STOCKTON (CBS13) — One group isn't sugar-coating its Halloween celebration. The Misión Latina Luterana in Stockton aims to reach underserved communities.
It's a critical mission with a 30% vaccination rate reported in the Latinx community. Reverend Nelson Rabell proudly rolled up his sleeve for the COVID-19 vaccine on Halloween, hoping to set an example for kids like 16-year-old Jonathan Arriaga. Arriaga watched his Dad struggle through the virus.
"I was sad to see him like that. That's one reason to get vaccinated so that other people don't go through the same thing that my dad went through," he said.
That's why the Misión Latina Luterana hosted a vaccination clinic at Zion Lutheran Church in Stockton on Halloween. The free clinic was right alongside a trunk-or-treat Halloween event, a prime spot to reach families with young children.
"I think parents need to take responsibility especially if they go out there and go trick or treating and that's why we provided the vaccine clinic today to make the point that today's the day that we need to remember that there's still a pandemic out there," said Rev. Rabell.
They're also focusing heavily on minorities. including the Latinx community which was hit hard by the virus. Gorge Torres and his entire family got COVID-19 at the beginning of the pandemic.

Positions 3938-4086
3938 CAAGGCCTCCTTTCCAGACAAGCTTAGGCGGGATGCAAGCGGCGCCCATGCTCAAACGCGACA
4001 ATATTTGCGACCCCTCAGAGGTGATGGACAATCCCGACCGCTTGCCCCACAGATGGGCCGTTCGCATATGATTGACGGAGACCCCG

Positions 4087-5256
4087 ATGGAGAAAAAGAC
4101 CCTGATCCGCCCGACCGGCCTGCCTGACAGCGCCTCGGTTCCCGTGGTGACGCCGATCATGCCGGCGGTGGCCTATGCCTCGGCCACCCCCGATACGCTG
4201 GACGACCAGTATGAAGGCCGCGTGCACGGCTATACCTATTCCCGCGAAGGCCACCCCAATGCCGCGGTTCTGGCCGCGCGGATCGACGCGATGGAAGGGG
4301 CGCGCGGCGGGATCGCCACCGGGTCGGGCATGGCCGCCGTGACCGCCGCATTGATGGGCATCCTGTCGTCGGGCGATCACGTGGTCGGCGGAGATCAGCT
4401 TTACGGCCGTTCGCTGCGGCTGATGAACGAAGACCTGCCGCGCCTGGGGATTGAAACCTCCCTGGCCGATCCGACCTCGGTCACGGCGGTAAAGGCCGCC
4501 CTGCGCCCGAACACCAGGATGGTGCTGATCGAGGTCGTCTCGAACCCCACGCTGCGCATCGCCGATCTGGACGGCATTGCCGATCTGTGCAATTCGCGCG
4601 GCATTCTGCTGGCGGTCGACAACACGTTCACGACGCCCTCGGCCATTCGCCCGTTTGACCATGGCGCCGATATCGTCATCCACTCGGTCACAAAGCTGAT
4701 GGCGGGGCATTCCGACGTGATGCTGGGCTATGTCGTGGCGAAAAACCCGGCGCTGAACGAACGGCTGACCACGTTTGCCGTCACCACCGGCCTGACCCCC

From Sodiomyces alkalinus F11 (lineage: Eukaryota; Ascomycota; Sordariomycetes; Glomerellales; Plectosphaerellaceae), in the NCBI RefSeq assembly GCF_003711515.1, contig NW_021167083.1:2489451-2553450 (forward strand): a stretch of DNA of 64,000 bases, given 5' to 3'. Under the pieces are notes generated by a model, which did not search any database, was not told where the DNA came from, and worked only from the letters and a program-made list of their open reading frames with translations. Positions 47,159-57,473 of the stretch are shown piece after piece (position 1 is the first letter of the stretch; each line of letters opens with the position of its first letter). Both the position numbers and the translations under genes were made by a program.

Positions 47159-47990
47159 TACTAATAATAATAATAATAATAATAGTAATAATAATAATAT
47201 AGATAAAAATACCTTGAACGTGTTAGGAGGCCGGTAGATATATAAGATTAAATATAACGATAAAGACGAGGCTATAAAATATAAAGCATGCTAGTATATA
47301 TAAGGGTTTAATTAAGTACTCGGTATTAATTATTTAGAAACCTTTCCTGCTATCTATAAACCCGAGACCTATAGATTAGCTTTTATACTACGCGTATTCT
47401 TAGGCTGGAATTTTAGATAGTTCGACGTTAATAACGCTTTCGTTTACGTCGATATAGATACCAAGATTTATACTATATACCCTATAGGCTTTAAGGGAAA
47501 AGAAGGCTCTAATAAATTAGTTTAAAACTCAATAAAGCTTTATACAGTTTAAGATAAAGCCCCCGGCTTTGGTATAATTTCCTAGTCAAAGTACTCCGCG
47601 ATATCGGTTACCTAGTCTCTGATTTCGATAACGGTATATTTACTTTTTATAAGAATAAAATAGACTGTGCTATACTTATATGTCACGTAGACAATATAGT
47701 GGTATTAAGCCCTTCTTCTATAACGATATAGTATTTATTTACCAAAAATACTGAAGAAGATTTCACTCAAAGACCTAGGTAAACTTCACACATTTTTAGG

"I was very concerned at the time because when they got it there was no vaccine and at least in their case they didn't have a lot of information about COVID-19 and they were concerned about what could happen to them," Torres.
That's why Reverend Rabell is using every avenue to reach underserved communities, like Halloween with a sugar rush and a shot in the arm.
"I was nervous, but now that I have the second shot, I feel more protected," said Arriaga.
They wanted to reach parents just as shots for kids ages 5-11 could come as early as this week after the FDA approved Pfizer's vaccine for younger kids Friday.
The Misión Latina Luterana is already planning another free vaccine clinic for November 21.
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